For years I just "leaned on the [d] key" manually deleting it all. However, I got the the point where I was sure that I was more likely to err out of sheer numbed mind exhaustion than any decent anti-spam tools were out of over-aggressive pattern matching. So now I can't use e-mail at home without spamassassin.
The average Linux user is increasingly less likely to run his or her own mail server. However, it's a battle that professional sysadmins fight every day (and mostly lose). Many users rely on free webmail services such as those provided by Microsoft at hotmail, or Yahoo Mail or the exciting new Google Mail. Also any accounts with AOL, MSN, or other major ISPs will also include some spam blocking features.
I'll continue to suffer the pain of managing my own e-mail, but mostly as an investment in maintaining my skill set for my consulting customers. Otherwise I'd probably just subscribe to an account with IMAP Partners and outsource my mail hassles my friends that run it.
Configuring the X Windowing System is no longer a rite of passage for the Linux newbie.
Mostly I think we can thank the advent of PCI which makes the automated identification of video cards and other adapters in a PC or other computer a simple automated affair. Automatic detection of a VGA monitor's capabilities via the VESA VBE/DDC standards has also helped quite a bit.
But, most of all we can thank the countless thousands of man hours spent by volunteers, on building databases used by read-edid and similar utilities. You might never run read-edid yourself, but the chances are pretty good that your free operating system's installation and configuration tools used that code to make a formerly painful "rite of passage" into a simple routine click of the mouse or tap on your [Enter] key.
Of course most of customization hints in John's article are still valid today. They're somewhat obscure and generally not necessary for someone using the GNOME or KDE environments. However, today's Linux users can still customize X and run fvwm or twm for a minimalist and traditional X-perience.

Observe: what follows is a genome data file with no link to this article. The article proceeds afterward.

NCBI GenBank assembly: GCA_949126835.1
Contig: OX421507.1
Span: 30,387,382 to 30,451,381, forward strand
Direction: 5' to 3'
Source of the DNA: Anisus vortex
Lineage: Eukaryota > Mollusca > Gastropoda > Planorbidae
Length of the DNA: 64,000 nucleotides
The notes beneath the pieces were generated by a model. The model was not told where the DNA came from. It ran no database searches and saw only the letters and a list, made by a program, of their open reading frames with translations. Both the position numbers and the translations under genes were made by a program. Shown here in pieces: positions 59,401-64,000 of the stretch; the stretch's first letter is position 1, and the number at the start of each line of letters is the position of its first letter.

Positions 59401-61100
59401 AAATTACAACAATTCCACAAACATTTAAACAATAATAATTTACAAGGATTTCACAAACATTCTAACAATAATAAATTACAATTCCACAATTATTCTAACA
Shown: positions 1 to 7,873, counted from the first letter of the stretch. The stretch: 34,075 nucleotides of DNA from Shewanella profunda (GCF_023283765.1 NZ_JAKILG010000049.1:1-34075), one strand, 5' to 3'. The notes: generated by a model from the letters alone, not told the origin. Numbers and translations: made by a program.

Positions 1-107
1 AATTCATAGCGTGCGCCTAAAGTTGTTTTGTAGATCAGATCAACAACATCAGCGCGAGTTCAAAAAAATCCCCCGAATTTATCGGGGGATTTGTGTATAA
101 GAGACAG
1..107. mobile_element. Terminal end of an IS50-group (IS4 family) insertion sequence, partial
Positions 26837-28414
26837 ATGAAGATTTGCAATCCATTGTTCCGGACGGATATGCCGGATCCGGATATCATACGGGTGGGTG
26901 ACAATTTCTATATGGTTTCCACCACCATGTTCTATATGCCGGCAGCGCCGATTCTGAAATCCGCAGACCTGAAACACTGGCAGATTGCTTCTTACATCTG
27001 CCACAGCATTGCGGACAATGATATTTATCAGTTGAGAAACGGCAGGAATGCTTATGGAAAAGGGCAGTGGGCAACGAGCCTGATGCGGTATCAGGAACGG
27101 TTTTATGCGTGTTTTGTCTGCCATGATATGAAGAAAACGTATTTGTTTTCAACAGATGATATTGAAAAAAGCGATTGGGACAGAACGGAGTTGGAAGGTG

I don't remember the vgaset utility; I think it was completely superceded by xvidtune. We rarely resort to using that these days either. However, if you should need to use it be sure to read the XFree86 Video Timings HOWTO and the XWindows User HOWTO.
Here also used the dreaded "blink" tag (HTML) in his exhortation for Linux supporters to subscribe to the Linux Journal. I still think LJ is the best printed magazine for Linux; but for my money the most important Linux subscription these days would be online at LWN (though slackers can still wait a couple weeks to see all of their content for free).
As for the old Xaw3d libraries, they're just included with every mainstream distribution and have been for many years. The most you'd have to do is run an RPM command to install them when some other package barked about a missing dependency. (Of course apt-get would just resolve the dependency for you, too). Most of us probably have had it installed on our desktop machines for years and been blithely unaware of it; as it should be with libraries, for users.
Looking over the many links I've included in this retrospective, we see again that UNIX and Linux programs can stand the test of time. John's articles didn't include links to many of these projects, and many of those old links would certainly have been obsolete; but we find that almost all of those old free packages are still available, and maintained.